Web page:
Boyne Thunder Poker Run Marshal Boat To The Rescue

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While dialing Lawrence Coelho’s number yesterday, I was unsure what kind of mood he’d be in and whether he’d even want to talk about his experience at the Boyne Thunder Poker Run in Northern Michigan, an event he’s told me is one of his favorite runs of the year. The California native, who I did a feature on in the March/April 2018 Speed On The Water digital magazine because of his road-warrior dedication to running his two DCB Performance Boats models at events across the country for several years, suffered an unfortunate mishap during the 16th annual affair.

Despite a mechanical issue and a lengthy tow back to the marina, California’s Lawrence Coelho still had nothing but praise for the Boyne Thunder Poker Run in Michigan. Photo by Pete Boden/Shoot 2 Thrill Pix

Fortunately for him though, one of the poker run’s volunteer course marshal boats was in the vicinity, which saved his Teague Custom Marine-powered 28-foot DCB V-bottom—possibly even the lives of him and his friend, Craig. Bob Mathers, a Boyne City, Mich, resident involved with the event, informed me of the incident and he and I agreed that it could be a positive story highlighting poker run safety.

I wasn’t sure if Coelho would agree, but I asked anyway. “Lawrence, I heard about your mishap,” I said. “How’s the boat? Would you be willing to talk about what happened? Because I think it could be a good story that people can either relate to or learn from?”

Coelho responded with an immediate “of course.”

“I think a lot of people putting on poker runs could learn a thing or two from Boyne,” Coelho said. “Those guys do a fantastic job. The guy who towed us in was a gentleman and a half. if it wasn’t for him, we would have sunk the boat.”

After leaving the event’s second card stop in Northport, Mich., Coelho said he blew a hole in the gimbal of his IMCO Marine SCX drive, which caused his boat to start taking on water. Wally Trine of St. Clair, Mich., was one of the boats patrolling that portion of the course at that time and he and his fiancé, Debi Brusatori, sprung into action from less than a third of a mile away once they saw Coelho’s boat come off plane and open the engine hatch.

Debi Brusatori took this image of Coelho’s boat under tow and under the watchful eye of several on-water authorities.

“It ended up being more excitement than we anticipated for the day,” said Trine who owns a Sonic Boats 31SS powered by twin MerCruiser 496 Mag HO engines. “As we approached the boat, we came off plane and one of the guys waved us in emphatically so we knew they were in trouble. He already had a line tied to the bow so he threw that to us and I tied it to our line with a square knot and then started to tie my line to our flush-mount cleat. He waved me off and pointed to the back of the boat, which I expected meant it was going to be quite a load.

“I guess his bilge pump wasn’t keeping up,” he continued. “We found an ideal speed around 1,800 rpm and tried to keep it in that sweet spot. We’re not professionals at this, we just try to use common logic and not panic. It all happened very quickly and we needed to make sure it didn’t take both of our boats down.”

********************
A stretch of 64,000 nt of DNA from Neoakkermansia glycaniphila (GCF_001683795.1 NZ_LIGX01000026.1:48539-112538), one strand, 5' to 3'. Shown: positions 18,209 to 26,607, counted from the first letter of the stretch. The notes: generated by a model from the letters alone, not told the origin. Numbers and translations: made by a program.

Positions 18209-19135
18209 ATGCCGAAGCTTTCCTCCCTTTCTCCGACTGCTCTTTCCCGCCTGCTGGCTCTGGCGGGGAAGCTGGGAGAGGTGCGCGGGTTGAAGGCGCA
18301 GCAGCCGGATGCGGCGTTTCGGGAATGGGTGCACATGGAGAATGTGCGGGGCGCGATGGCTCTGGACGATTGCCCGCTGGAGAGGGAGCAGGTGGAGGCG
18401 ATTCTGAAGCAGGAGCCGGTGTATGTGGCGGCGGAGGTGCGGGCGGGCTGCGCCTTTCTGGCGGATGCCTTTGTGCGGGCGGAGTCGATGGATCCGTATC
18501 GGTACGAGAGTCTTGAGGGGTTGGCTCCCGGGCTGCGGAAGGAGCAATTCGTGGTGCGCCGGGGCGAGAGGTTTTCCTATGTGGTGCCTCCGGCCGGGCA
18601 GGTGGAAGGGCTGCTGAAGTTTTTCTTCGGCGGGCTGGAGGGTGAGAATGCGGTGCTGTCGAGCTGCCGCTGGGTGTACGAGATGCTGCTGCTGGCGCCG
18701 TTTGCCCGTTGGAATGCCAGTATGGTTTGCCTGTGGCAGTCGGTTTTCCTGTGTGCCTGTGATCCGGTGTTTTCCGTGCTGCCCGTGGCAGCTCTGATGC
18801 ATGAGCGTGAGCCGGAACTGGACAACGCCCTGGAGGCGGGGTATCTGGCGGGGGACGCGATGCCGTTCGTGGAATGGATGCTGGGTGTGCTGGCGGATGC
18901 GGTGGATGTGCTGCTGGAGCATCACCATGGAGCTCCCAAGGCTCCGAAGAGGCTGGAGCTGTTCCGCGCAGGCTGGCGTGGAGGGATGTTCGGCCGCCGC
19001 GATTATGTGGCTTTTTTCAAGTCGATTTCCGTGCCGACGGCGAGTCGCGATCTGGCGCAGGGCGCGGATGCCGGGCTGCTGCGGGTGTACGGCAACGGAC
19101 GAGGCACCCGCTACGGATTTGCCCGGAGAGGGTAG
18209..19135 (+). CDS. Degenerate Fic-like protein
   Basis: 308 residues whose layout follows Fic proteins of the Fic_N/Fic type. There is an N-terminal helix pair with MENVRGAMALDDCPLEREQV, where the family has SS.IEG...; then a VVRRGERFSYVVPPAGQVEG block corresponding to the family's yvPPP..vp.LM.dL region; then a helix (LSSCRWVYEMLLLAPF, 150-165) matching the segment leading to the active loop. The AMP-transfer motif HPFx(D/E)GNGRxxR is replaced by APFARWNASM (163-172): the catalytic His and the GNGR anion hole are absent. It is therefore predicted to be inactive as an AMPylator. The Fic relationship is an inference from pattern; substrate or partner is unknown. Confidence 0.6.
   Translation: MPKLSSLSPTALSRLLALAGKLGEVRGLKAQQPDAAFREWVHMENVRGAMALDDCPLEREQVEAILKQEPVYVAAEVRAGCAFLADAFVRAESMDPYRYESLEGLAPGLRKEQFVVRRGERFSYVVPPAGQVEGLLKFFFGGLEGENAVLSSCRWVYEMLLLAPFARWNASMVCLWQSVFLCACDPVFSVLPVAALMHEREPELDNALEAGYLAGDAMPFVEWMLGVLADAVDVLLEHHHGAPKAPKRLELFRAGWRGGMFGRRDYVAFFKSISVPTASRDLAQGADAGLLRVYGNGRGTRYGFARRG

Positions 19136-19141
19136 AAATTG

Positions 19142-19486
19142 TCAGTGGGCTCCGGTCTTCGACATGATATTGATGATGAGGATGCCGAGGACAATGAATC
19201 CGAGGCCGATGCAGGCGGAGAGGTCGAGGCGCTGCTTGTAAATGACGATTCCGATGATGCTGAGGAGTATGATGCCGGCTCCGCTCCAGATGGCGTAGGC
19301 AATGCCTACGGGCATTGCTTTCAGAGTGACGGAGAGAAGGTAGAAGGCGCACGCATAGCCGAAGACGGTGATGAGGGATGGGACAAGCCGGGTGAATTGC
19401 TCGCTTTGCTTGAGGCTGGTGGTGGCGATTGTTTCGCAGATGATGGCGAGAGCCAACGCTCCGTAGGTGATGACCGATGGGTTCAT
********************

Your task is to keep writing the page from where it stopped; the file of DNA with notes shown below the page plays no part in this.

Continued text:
Trine, who has provided his boat for poker run patrol for almost a decade, said that this was his first time having to tow a boat in that was sinking.

“After a couple of VHF radio attempts and a 9-1-1 call, we were able to reach and stay in touch with the U.S. Coast Guard, and they headed our way to assist,” Trine said. “First the Coast Guard helicopter showed up and then a couple of patrol boats followed by a Department of Natural Resources boat and the Charlevoix County Sheriff’s Office. I was impressed with the response and the communication from all of the law enforcement, not to mention the skills of the woman captaining the larger Coast Guard boat. It was unbelievable how well she could maneuver the boat.”

Once they got to the channel leading from Lake Michigan to Lake Charlevoix, Trine figured that the Coast Guard would take over the tow, but instead they provided a “faster than no wake zone speed” escort through the poker run and spectator boat traffic in the channel and on Round Lake.

Wally Trine and Debi Brusatori own this 31-foot Sonic that Pete Boden captured during the 2014 Boyne Thunder Poker Run.

“Wally really did save the boat—he did a good job towing it,” Coelho said. “He kept everything level and was very patient. He was our ace in the hole; I’ll be calling to thank him once I get on the road to the 1000 Islands Charity Poker Run in New York. We had parts shipped overnight from IMCO, and since we didn’t lost the drive, we should have it back together and in the water for the 1000 Islands run this week.”

As I wrapped up this column on Wednesday evening, Coelho sent me a text saying his friend Tyler Crockett of Crockett Marine Engines in Clyde, Mich., re-installed the drive with its new gimbal as well as a larger bilge pump at Coelho’s request. So if you happen to see Coelho in New York this weekend, rub his beard for a little good luck.

Kidding aside, please try to thank the volunteers who patrol the course at whatever event you’re at next. They are a pretty special—and important—group of people. I will do the same at the West Michigan Offshore Rock The Coast event this weekend. Speaking of that, it’s time to pack.

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